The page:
Monday, March 21, 2011

And we're back....

Today's post has two parts: 1. A riddle--first the rule--no using the internet to look up answers, and please post when you figure it out.

There's something special about the names of these nine states: Maine, Vermont, New York, Iowa, Florida, Texas, Utah, Idaho and Wyoming. What do they have in common?

2. Below is an old history (no fiction in it) that I started writing several years ago in Culpeper. I wasn't too pleased with the result and forgot about it. Still not my favorite piece of work, but here it is anyway...

love you all,



I camped out in a hurricane once. Since it was in Korea, I guess it was a typhoon, or almost a typhoon. Winds have to reach 74 miles an hour to be considered a typhoon. According to the Osan Air Force weatherman, Irving and Janis hitting one after the other topped out at a reported wind speed of 72 mph. One week of battering winds and rain--I don't think I could tell the difference in two miles an hour of speed.

My one year job as third grade teacher in Georgetown Idaho had come to an end and I was looking for employment. The Idaho National Guard sent me to Korea as part of Foal Eagle. I was excited since I loved the country, would get to speak the language again, see people, and come back home in only two weeks. The second night sleeping in the rusted tin shack we called home, it began to rain--sideways. The huts leaked everywhere. Wind whipped through and tin rattled, but it kept the worst of the storm off of us. Briefings, interrogations, and guard duty continued as if the weather was normal. Word that a second tropical storm--much worse--was going to hit us changed as Janis passed us to the south and hit China. Keep the exercise running.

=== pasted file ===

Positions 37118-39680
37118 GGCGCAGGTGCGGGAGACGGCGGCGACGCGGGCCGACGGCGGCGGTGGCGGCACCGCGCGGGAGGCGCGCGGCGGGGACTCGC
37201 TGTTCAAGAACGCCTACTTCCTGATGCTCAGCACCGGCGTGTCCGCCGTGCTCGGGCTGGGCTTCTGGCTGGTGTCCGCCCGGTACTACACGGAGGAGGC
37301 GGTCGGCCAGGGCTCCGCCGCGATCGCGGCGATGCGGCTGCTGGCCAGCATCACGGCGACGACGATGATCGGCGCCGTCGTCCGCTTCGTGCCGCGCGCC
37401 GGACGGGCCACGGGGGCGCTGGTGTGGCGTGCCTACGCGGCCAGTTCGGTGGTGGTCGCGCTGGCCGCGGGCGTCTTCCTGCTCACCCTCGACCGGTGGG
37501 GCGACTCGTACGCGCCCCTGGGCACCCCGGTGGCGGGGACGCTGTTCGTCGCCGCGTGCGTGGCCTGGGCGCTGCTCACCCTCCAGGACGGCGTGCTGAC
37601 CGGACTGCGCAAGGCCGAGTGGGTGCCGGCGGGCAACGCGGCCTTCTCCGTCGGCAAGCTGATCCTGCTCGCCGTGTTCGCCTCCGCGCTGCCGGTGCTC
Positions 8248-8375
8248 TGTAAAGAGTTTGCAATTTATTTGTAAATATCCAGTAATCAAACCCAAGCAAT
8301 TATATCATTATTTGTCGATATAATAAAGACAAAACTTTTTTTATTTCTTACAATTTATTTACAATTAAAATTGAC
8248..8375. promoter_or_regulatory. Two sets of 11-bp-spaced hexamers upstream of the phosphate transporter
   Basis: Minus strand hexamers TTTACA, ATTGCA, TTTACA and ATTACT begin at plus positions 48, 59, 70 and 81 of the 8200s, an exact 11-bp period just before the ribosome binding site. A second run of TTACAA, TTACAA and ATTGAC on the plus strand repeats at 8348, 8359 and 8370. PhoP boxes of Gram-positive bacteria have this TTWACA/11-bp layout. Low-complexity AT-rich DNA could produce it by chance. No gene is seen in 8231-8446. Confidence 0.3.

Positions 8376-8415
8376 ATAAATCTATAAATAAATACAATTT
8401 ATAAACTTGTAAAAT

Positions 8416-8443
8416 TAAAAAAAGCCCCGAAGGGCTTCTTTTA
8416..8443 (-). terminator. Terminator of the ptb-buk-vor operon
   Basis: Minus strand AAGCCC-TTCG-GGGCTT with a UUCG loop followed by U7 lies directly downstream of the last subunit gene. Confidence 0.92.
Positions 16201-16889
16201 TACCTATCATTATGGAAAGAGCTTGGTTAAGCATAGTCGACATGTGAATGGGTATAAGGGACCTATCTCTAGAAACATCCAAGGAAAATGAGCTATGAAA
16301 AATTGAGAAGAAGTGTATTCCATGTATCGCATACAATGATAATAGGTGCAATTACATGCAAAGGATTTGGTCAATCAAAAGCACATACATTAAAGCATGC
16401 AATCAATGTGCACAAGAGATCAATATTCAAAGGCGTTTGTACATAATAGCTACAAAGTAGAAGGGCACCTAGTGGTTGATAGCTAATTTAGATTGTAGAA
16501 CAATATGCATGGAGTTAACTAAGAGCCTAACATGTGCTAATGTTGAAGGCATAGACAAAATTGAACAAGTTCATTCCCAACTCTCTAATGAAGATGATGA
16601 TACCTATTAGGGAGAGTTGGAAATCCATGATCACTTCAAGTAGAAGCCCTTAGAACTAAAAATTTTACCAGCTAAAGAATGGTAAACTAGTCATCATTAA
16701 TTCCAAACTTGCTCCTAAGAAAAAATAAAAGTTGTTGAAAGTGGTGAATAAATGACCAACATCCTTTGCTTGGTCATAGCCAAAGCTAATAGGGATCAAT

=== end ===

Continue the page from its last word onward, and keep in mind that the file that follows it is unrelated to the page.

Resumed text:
During my guard duty at night rain began whipping with an intensity that stung and penetrated completely through even the rubber suit I was wearing. I leaned into the wind to stay standing and made my way forward till I was able to wrap my arms around a small tree. The only thing my M16 was good for was counterweight. I was afraid to let go of it for even an instant. I could barley see my hands. Power lines snapped and whipped in the wind. Trees fell. Guard duty seemed to last forever.

Afterward make your way back in, change clothes, eat, sleep, try to interrogate someone who looks as wet and miserable as you are--Try a soft approach: otoke towadurilsu issumnikka? …Anything I can do to help you? "Apparently not. You're as @#&$'n wet as I am."

So much for the Sergeant Santa Claus method. At least he gets to be locked up in a hut when he isn't talking to me, I think as I fight my way back out to stand guard by hugging trees next to the road. Guard against what? Anyone who is crazy enough to be out in this weather deserves to be able to do whatever he wants. You never really got dry in between shifts. It's pretty bad when you start envying prisoners.

Interrogation was an exercise in keeping paper dry enough to use--never mind yourself or the prisoner. Magic markers on plastic protective sheets turned out to be the answer to that one. Forget the paper--that was in there just to provide a wet white background to the plastic. Nothing was getting reported right away either. Phones were down; radio didn't work. There were no communications with command. We didn't know it, but Janis had turned north east after hitting China and come straight back at us.

Days later the storm cleared. Dead power lines, downed branches, tin, and trees lay scattered everywhere. A nearby diesel tank had leaked five hundred gallons of fuel. No one was injured. Radio signal picked up again. We received orders to clear out and report to a shelter since field conditions were no longer safe. We spent the rest of the week on R and R: sleeping in an auditorium full of hundreds of soldiers and free to roam the country during the day. Typical isn't it? Weather the storm in the rough, and then come in for shelter once the sun comes shining through.